Ariana Grande’s Use Of Hip-Hop On ‘7 Rings’ Is More Complex Than A Stolen Flow

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Ariana Grande’s new song “7 Rings” was out for only a few hours before it began to draw numerous comparisons to other artists’ existing songs. Princess Nokia flat out accused Ariana of co-opting her 1992 Deluxe song “Mine” in a video posted to Twitter, while Soulja Boy fans — perhaps energized by his wild week of over-the-top interviews and loud reminders of his own influence — linked “7 Rings” to Soulja’s 2010 hit “Pretty Boy Swag.” Still other fans pointed out similarities between Ariana and Nokia’s songs and the 2011 2 Chainz mixtape single “Spend It.”

About the only influence anyone can agree on is the interpolation of the melody of “My Favorite Things” from The Sound Of Music, the only directly credited song aside from “Gimme The Loot” by The Notorious BIG. The issue has once again rekindled the cultural appropriation debate which has dogged pop music singers since pop music became a widely recognized musical genre dating back to the 1960s. However, this time, the furor surrounding “7 Rings” does more to highlight how much more complex and nuanced that debate has become — and how much thornier it stands to get in the very near future. As hip-hop becomes pop — and vice versa — the discussion will need to encompass plenty of new facts that may make its participants more uncomfortable than ever.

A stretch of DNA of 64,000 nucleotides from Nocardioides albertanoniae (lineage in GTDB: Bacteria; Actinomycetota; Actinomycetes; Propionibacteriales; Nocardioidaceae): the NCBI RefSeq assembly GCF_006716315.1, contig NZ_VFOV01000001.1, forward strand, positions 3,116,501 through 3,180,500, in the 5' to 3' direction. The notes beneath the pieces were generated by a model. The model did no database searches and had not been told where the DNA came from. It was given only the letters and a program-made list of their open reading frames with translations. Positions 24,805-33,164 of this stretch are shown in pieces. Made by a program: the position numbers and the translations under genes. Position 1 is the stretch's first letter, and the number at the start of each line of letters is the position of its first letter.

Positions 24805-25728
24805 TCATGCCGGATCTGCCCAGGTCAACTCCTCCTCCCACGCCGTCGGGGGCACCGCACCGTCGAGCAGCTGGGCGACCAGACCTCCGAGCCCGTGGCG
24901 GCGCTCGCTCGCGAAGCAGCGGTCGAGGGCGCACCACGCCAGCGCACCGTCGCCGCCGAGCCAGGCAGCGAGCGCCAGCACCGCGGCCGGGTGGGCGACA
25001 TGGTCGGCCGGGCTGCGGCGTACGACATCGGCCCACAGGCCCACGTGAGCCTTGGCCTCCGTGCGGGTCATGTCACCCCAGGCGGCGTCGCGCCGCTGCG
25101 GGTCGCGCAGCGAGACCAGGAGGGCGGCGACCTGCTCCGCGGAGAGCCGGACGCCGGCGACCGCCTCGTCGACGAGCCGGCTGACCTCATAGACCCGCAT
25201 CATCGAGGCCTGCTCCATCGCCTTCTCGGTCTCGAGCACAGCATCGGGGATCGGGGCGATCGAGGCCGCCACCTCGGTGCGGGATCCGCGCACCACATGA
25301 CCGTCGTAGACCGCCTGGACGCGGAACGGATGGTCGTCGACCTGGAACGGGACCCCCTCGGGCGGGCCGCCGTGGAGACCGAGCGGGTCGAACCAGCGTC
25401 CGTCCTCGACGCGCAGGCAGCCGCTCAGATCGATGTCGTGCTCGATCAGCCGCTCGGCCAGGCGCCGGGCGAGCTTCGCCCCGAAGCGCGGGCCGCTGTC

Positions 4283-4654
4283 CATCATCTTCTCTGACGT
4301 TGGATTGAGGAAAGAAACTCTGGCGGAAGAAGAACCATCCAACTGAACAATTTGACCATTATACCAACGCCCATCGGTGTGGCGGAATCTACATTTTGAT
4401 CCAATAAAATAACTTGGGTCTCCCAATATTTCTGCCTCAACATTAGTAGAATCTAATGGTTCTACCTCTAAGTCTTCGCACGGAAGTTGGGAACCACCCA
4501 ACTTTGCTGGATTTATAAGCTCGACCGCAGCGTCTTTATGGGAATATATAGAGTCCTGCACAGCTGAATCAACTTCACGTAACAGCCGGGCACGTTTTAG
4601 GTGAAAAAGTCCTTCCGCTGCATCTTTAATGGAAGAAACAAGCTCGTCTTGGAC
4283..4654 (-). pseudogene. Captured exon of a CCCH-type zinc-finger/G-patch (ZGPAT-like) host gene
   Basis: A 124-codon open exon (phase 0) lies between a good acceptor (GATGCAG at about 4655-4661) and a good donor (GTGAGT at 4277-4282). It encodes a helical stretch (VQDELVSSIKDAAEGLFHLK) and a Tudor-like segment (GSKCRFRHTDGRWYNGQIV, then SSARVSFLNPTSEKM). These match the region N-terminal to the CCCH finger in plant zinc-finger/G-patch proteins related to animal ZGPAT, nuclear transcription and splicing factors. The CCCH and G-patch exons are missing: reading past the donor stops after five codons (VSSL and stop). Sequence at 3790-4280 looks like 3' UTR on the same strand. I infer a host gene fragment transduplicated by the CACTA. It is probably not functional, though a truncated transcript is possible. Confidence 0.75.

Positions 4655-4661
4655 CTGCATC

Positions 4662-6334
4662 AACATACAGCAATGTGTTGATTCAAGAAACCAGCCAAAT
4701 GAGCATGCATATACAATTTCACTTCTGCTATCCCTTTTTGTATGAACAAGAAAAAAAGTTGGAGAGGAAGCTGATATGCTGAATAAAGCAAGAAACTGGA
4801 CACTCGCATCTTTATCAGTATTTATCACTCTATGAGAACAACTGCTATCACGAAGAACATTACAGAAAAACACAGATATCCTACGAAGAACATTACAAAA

The way we debate practically any issue online strips the idea of nuance away from almost any discussion. Everything feels increasingly polarized; you must take a position and stay there, pulling as hard as you can to convince others to join your “side,” whether the issue is as multifaceted as politics or as silly as pineapple on pizza. In the case of cultural identity and appropriation, it can seem as cut and dry as “don’t wear Native headdresses as your festival costume” or as obvious as “white people shouldn’t say n—- at rap shows.”

However, when the discussion wades into murkier waters like the influence of hip-hop on pop music, it can become difficult to hash out just where the lines are — or if there are any at all. For example, just a little under two years ago, Miley Cyrus’ then-recent about-face on using hip-hop to sell records, resulted in plenty of places calling her out for discarding her “love” for hip-hop with a poorly described, ignorant dismissal of the genre that proved her appreciation for it had been surface level at best.